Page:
July 25, 2019
Philip Lu

In the early 1960’s, after sitting on a desk for more than a decade, a movie made by an amateur cameraman in 1947 was shown to the world. What Andres Herrera had captured was the great “arribada,” or arrival, of Kemp’s ridley sea turtles on beach in Rancho Nuevo, Mexico. In just that one day in 1947, as many as 40,000 Kemp’s ridley sea turtles were seen nesting on a single beach. 

When researchers examined the footage, they noticed that 90 percent of the nests were being destroyed by local egg harvesting. This spurred the Mexican government to enact protections in 1966 that prohibit the capture of sea turtles and collection of their eggs. Extirpated from the United States in the 1950s, the U.S. government listed the Kemp’s ridley as “endangered” in 1970 under a precursor to the Endangered Species Act (which was enacted three years later). By 1978, a joint effort between the U.S. and Mexican governments established a second Kemp’s ridley colony at the Padre Island National Seashore in Texas. 

As sea turtles spend so much time out at sea, we are always learning more about their migration patterns, behavior, and population ecology. What is clear are the many and significant threats to their recovery, including fisheries bycatch (especially in shrimp trawl nets), pollution, habitat destruction, and climate change. Conserving sea turtles requires persistence, patience, and a willingness to support the species throughout its entire life cycle. This is Defenders at our best. From turtle egg to adulthood, Defenders is there every step of the way to protect sea turtles and their habitat.

Kemp's Ridley sea turtle South Padre Island, Texas
Fiana Shapiro

Habitat destruction is an onshore and offshore problem for adult turtles and hatchlings. Artificial lights can disrupt female sea turtles’ ability to nest by causing false crawls, where they return to the ocean without digging a nest and laying their eggs in the sand. Even where baby sea turtles successfully hatch, artificial lighting can disrupt their journey towards the sea by disorienting them and leading them away from the ocean, causing them to die from predation or other causes. Defenders helps improve coastal-construction policies so that jetties and sea walls do not prevent sea turtles from nesting, promote responsible lighting along nesting beaches, and encourage local residents, visitors and businesses to remove trash that attracts raccoons and other predators that devour eggs and hatchlings.

Kemp's Ridley Sea Turtle hatchling
USFWS

President Trump’s infamous border wall could also affect nesting grounds for the Kemp’s ridley in southeastern Texas. Defenders is working to protect wildlife and critical habitat in the borderlands from such destruction, including the Laguna Atascosa National Wildlife Refuge. New border wall was threatened in the refuge, extending to its sandy beaches on the Gulf of Mexico, until Defenders and partners secured a Congressional prohibition on construction within the reserve. Unfortunately, threats persist with the potential development of three new liquid natural gas (LNG) refineries in Brownsville, Texas, which may also disrupt the species’ reproduction and nesting activities. Defenders is currently challenging federal permitting for these facilities.

Offshore, Kemp’s ridley sea turtles were seriously affected by the 2010 Deepwater Horizon catastrophe and continue to suffer from spotty enforcement of requirements for turtle excluder devices in shrimp trawl fisheries. We are fighting offshore drilling around the country, protecting wildlife, habitats, ecotourism and other economic benefits of clean waters, clean beaches, and healthy coastal communities.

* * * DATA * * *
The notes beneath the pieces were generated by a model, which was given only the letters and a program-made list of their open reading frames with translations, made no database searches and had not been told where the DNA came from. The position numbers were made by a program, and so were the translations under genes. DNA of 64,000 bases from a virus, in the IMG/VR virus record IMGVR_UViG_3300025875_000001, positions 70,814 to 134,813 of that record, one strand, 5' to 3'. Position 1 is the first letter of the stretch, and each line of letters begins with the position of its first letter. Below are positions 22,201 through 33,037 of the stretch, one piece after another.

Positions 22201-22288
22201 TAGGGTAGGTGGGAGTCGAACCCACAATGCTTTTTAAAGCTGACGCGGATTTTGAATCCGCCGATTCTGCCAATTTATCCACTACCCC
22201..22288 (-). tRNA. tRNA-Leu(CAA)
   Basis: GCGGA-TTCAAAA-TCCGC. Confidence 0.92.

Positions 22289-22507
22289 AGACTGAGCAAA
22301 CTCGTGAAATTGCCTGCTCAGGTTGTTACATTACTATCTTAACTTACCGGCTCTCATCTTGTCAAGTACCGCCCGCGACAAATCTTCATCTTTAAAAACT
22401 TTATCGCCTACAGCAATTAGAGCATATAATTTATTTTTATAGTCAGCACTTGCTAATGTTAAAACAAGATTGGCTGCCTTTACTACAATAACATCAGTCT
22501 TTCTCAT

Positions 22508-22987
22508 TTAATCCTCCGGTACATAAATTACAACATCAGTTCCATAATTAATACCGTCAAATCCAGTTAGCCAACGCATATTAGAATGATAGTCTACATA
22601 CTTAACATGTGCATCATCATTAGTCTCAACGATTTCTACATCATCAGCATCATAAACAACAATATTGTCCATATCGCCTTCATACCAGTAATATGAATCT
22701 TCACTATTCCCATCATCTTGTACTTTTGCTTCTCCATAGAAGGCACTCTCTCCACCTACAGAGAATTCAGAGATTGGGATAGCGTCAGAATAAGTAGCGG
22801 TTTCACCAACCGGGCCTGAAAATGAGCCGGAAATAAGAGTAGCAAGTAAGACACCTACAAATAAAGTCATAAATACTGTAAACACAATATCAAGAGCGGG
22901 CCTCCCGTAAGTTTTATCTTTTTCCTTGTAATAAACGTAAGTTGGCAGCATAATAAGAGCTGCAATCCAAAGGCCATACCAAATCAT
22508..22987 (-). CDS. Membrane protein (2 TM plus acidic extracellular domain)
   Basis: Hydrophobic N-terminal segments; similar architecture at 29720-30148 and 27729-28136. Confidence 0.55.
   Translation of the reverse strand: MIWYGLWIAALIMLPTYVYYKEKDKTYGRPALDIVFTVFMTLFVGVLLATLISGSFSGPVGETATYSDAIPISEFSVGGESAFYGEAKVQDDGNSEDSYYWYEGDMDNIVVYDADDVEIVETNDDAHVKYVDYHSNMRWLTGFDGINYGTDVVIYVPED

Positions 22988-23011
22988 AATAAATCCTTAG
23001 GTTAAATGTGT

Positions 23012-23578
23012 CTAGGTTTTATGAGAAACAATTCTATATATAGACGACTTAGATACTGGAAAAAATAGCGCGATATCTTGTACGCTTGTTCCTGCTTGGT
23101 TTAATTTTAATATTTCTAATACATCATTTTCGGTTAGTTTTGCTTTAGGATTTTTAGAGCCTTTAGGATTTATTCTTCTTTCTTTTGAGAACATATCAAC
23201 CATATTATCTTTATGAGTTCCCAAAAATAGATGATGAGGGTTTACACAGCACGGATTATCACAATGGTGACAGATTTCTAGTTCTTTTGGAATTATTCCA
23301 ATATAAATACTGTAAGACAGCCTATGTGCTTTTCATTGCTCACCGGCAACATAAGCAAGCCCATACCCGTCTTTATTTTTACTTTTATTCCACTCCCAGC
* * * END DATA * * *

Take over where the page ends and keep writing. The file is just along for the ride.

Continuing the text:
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Kemp's Ridley Sea Turtle being released at Bon Secour NWR
Image Credit
Keenan Adams/USFWS
Keenan Adams/USFWS

A more erratic climate has also created new challenges for sea turtles that are swept by the Gulf Stream into the Atlantic Ocean. During the warm months, some sea turtles venture as far north as Nova Scotia to forage, making their way south again as winter begins to set in. It is not uncommon for some of the southbound migrants to venture into Cape Cod Bay and become trapped there when temperatures suddenly drop and the colder waters slow metabolism, stunning or killing the animals. The number of cold-stunned turtles washing ashore has increased recently to an average of 600 per year, well above the annual average of 200 in the last decade. In 2018, more than 400 sea turtles were found washed ashore frozen in Massachusetts, many of them endangered Kemp’s ridley sea turtles.

Climate change is also affecting sea turtle reproduction. The temperature of the sand at sea turtle nests determines the sexes of baby turtles, with warmer sand producing more females. A warming world, with warmer sands, is beginning to skew the natural ratio of males to females in sea turtle populations.

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Kemp's Ridley Sea Turtle
Image Credit
USFWS
USFWS

Endangered species recovery takes time and resources—but the results can be incredibly rewarding. Thanks to continued intergovernmental cooperation, Kemp’s ridley sea turtle nesting has slowly increased in southeastern Texas over the past few years, and Kemp’s ridleys have been documented to nest as far east as Archie Carr National Wildlife Refuge in Florida. Other species of sea turtle continue to break annual records for nesting

Kemp’s ridley and other sea turtles still face many challenges ahead, but Defenders and our partners are committed to continue protecting these species and all of our nation’s imperiled, irreplaceable wildlife. 

Author(s)

Philip Lu

Philip Lu

Landscape Conservation Coordinator
Philip Lu is responsible for projects related to wildlife conservation, low-impact renewable energy development, and climate adaptation.

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